How to Keep Your Retail Business Virtually Secure

By Haley Whisennand Nova Point of Sale

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Before technology became a core part of retail, security was fairly straight forward. Take the cash drawer out of the register and lock up your shop at night. Simple. However, now with the addition of security cameras, point of sale terminals, back office computers and more, keeping your business secure has become more complicated.

On October 16, the world learned about KRACK, the latest virtual security flaw that could be a massive threat to your company's security. KRACK—which is short for Key Reinstallation Attack—is a vulnerability in Wi-Fi encryption, leaving almost every wireless device susceptible to hacking via hijacked connections. It sounds complicated, but some sites have released "Explain Like I'm 5" articles breaking down the threat. While most major manufacturers have released either a patch or some plan of action, it's ultimately up to business owners to check their own electronics.

But learning about these threats, as well as which might impact your business and which probably won't, can be hard. So here are a few simple steps you can take to help keep your business' virtual presence secure.

Stay Informed

The best way to keep up-to-date with the cyber security world is to regularly check trustworthy resources. StaySafeOnline is a blog from the National Cyber Security Alliance focusing on regular updates and news on how to keep your virtual presence safe. They even have a "Keep My Business Secure" section. Tech websites like ZDNet, WIRED, and TechCrunch are also great resources to learn about large technology threats right when they're discovered. Checking in on these sites somewhat regularly can help you stay ahead of the game.

If you’re having trouble finding time to check these websites on a regular basis, follow their social media accounts. That way important stories will be mixed in with the rest of your newsfeed, making it easy to stay informed while you’re skimming through Facebook or Twitter when you’ve got a few minutes to spare.

Keep Your Tech Updated

This one's a relative no-brainer. Updates are released regularly for just about any piece of technology you own. These are filled with software patches and bug fixes that keep your devices secure. Most updates will come with notes, so if you're really curious, you can see exactly what is being fixed. Microsoft, for example, has already released a new automatic update for Windows which includes a security fix for the KRACK attack threat. Installing that update can be as simple as restarting your computers, but could also save your business from a security breach.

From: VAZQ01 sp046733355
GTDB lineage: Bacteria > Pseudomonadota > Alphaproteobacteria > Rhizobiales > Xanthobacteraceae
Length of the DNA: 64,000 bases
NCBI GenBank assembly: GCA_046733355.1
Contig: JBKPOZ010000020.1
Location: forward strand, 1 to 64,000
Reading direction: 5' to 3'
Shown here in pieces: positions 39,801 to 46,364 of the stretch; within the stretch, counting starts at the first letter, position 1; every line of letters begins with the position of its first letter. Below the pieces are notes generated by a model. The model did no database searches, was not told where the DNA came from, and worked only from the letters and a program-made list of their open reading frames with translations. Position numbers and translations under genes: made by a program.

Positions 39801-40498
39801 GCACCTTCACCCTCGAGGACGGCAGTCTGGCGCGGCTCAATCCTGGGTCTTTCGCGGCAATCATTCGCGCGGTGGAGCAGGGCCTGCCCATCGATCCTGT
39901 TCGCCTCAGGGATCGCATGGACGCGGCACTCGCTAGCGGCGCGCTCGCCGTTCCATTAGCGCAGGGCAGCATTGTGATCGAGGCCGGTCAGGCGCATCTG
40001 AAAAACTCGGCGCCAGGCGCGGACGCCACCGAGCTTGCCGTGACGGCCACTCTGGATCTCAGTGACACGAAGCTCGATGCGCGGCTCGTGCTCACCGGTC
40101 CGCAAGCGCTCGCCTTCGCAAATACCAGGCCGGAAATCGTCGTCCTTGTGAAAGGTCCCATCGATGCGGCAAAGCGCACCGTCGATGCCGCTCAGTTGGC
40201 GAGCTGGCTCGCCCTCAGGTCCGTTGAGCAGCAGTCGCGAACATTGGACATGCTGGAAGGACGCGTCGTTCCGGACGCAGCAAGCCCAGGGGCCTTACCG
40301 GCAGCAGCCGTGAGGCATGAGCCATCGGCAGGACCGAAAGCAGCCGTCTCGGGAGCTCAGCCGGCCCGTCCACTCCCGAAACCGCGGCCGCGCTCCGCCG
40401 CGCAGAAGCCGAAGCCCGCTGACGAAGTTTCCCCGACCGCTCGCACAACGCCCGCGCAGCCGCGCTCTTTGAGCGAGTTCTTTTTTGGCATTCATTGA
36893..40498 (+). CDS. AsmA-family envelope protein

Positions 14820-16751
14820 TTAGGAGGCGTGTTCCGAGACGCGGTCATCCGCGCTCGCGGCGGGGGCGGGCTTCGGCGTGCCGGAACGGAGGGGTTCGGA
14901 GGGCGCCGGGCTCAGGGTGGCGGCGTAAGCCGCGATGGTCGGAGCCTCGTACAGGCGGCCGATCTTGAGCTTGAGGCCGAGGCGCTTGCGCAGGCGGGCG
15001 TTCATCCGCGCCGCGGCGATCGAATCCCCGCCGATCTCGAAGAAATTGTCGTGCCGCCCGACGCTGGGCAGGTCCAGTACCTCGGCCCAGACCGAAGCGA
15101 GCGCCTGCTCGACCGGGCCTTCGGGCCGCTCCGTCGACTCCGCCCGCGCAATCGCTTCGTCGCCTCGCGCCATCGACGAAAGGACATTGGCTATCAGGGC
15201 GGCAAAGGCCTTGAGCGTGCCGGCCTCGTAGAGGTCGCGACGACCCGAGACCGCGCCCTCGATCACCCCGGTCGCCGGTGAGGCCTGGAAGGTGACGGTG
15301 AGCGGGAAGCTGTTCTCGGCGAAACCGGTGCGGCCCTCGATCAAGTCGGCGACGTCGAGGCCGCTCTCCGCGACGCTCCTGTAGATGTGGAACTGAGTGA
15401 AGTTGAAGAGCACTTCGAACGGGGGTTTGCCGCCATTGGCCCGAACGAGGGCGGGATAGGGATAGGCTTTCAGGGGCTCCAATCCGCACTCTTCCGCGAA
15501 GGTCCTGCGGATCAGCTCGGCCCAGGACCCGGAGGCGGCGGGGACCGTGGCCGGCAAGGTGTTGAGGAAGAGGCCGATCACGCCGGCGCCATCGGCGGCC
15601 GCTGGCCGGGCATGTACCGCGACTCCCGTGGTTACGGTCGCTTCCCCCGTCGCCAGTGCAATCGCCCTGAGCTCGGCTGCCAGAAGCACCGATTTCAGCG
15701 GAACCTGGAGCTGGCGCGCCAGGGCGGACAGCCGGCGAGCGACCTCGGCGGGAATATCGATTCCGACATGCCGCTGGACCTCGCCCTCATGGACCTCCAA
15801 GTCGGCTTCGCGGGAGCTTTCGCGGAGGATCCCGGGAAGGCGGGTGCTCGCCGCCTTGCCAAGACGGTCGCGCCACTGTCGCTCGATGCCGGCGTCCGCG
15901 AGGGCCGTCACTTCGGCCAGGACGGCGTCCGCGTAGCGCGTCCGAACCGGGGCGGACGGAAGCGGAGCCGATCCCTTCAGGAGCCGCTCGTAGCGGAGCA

Set up your computers or tablets so they will notify you when there’s a new update available. They’re released regularly, so installing them within a few days of their release is a good habit to get into. Installing one or two updates more often is a lot easier and requires a lot less downtime than bulk-installing all updates once every other week or once a month.

Train Employees Accordingly Touchscreen POS Small

Cyber security isn’t just about have the right programs installed and keeping them updated. There’s an element that human error can also play into the safety of your business. That might seem a little frightening at first, but with the right training and protocol in place, your business could be just a little bit safer than it was before.

Whether you add virtual behavior guidelines to your new employee training and company handbook or decide to make cyber security training a part of monthly meetings, taking a minute to inform your staff on how they should act while using company computers, tablets, phones or any other technology is important. Make sure to clearly lay out what they should and shouldn’t be using company tech for, as well as provide a few examples and explain the danger. After all, it only takes one employee visiting the wrong site to potentially endanger your business’ important information.

Secure Your Hardware

While the KRACK threat is centered around Wi-Fi connections, some cyber security threats can result from your hardware simply getting stolen. With many businesses keeping important information saved to hard drives, just one piece of hardware missing could result in huge problems for your business. Making sure all of your hardware is either physically bolted down or is locked away at the end of the day should be Business 101. If there isn't a place to store mobile electronics, securing them to a surface with a Kensington lock can help. While far from impenetrable, these electronics-specific locks can deter impatient or speedy thieves from running away with your business' information.

 

About Nova Point of Sale - Founded by retailers, for retailers, Nova Point of Sale is designed to provide the tools necessary to help businesses grow. Nova built a unique POS solution to solve common retail challenges and increase a business' revenue. Nova uses the latest cutting-edge technology to manage and analyze each aspect of a business so owners and managers can spend more time focusing on the big picture.

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